Konstantin Volkov (died 1945) was an NKVD agent and would-be defector.

Approach[edit | edit source]

In early September 1945 Konstantin Volkov, Vice Consul for the Soviet Union in Istanbul, Turkey, turned up at the British Consulate General and told an astonished British Official that he wanted to defect. He added that he was the deputy head of the NKVD in Turkey.

He asked for $27,000 and a promise of political asylum, stating that if his demands were met he was willing to expose 314 Soviet agents in Turkey and 250 Soviet agents in Britain. More importantly, he said there were two British diplomats in the Foreign Office and another man (Kim Philby) in a very high ranking position in the Counter Intelligence Section of the British Secret Intelligence Service.

He demanded an answer within three weeks, and insisted that Istanbul not send his information by cable because the Soviets were reading British Cipher System traffic. The news was sent to Sir Stewart Menzies, head of the SIS (commonly known to the media and the public as MI-6) by a diplomatic courier. In London, the matter was given to the head of the Russian Section, Kim Philby, who took the necessary steps and flew out to Istanbul.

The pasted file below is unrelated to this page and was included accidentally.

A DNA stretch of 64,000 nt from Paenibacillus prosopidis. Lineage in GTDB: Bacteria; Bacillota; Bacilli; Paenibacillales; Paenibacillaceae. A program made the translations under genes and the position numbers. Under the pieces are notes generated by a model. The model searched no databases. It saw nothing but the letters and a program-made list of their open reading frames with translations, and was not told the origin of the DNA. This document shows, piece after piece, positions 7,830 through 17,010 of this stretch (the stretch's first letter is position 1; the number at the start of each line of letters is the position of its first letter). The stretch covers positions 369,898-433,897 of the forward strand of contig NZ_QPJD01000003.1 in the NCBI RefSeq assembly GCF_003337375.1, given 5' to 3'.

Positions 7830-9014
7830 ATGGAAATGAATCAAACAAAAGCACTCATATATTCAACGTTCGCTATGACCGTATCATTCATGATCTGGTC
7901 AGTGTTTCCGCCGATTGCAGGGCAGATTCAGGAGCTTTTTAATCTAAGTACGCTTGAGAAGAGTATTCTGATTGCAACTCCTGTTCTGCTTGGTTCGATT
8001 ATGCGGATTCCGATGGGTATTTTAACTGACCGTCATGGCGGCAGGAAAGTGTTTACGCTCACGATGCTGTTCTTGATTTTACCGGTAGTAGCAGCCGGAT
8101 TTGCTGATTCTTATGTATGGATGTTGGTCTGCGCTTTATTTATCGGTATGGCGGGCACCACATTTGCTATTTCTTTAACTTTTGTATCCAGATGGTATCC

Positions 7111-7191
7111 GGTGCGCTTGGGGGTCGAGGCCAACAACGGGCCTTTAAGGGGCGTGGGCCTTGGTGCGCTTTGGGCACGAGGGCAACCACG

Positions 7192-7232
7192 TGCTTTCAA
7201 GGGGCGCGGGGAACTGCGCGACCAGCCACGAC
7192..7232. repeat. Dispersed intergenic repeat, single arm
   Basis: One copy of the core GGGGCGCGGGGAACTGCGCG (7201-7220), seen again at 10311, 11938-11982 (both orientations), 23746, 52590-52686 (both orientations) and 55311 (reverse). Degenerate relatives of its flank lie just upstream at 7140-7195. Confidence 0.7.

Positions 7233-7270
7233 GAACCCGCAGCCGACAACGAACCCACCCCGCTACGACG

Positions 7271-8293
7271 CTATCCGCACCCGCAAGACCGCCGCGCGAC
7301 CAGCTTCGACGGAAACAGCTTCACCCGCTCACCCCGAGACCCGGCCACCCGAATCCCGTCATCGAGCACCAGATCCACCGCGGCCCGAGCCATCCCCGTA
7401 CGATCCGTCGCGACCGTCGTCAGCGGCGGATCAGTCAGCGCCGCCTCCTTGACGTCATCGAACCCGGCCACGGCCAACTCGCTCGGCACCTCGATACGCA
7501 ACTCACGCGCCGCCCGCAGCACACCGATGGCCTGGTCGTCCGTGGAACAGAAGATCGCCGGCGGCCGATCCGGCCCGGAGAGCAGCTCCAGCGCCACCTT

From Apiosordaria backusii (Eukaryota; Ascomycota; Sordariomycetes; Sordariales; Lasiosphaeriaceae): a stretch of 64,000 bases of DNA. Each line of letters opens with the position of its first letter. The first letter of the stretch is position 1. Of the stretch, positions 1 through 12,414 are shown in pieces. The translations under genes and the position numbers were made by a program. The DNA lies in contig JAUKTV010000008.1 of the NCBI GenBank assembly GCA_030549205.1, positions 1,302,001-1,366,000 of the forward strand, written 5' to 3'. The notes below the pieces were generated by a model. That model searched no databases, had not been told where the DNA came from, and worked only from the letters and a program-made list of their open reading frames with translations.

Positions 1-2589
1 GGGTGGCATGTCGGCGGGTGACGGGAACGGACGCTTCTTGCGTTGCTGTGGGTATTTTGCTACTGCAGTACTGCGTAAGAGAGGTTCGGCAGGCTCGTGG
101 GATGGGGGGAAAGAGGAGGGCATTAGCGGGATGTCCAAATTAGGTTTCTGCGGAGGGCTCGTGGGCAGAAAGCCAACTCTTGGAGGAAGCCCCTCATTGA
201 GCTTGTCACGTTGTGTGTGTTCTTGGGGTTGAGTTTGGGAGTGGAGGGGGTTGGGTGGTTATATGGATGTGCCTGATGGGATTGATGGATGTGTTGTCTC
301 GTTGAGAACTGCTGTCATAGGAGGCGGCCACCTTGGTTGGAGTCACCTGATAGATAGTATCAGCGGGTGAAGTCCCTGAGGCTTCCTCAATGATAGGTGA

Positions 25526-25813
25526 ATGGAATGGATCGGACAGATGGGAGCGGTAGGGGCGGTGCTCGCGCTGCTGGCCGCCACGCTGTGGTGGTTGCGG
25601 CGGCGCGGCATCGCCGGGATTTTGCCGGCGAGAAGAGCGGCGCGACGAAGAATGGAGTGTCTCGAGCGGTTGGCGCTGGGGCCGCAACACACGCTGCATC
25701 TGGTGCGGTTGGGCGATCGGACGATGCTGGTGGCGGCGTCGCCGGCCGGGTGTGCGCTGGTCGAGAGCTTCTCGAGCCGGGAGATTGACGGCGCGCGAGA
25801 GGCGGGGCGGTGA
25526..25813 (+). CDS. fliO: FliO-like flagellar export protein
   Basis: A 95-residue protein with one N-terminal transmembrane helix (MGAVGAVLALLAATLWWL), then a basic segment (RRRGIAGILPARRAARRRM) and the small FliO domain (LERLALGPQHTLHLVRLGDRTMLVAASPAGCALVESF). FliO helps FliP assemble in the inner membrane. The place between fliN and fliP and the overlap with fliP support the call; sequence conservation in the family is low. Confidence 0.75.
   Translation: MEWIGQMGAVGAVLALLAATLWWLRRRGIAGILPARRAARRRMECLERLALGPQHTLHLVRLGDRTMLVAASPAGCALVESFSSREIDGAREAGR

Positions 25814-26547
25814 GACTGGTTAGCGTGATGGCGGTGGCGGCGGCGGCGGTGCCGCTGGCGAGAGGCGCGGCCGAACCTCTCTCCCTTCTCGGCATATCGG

Arrest and Execution[edit | edit source]

Meanwhile, Volkov returned to the Soviet Consulate, from whence he quickly disappeared. The last seen of him was a heavily bandaged figure being hustled aboard a Soviet transport plane bound for Moscow.

Aftermath[edit | edit source]

Kim Philby, who was one of the Soviet moles whom Volkov's defection would have exposed, arrived 21 days late. The Consulate officials who had met with Volkov were enraged by Philby's delayed arrival, believing his actions criminally incompetent.

Years later, after his own defection to the Soviet Union, Philby admitted to having informed his NKVD contact about Volkov prior to his own departure for Istanbul. He contemptuously described Volkov as, "a nasty piece of work," and referred to the incident as the greatest obstacle he ever faced.

Had Volkov talked, he would have been a walking encyclopedia for British and American Intelligence about the NKVD, GRU, the armed forces and even the Kremlin. His testimony could have struck a devastating blow to every facet of Joseph Stalin's regime and power structure.

See also[edit | edit source]

References[edit | edit source]

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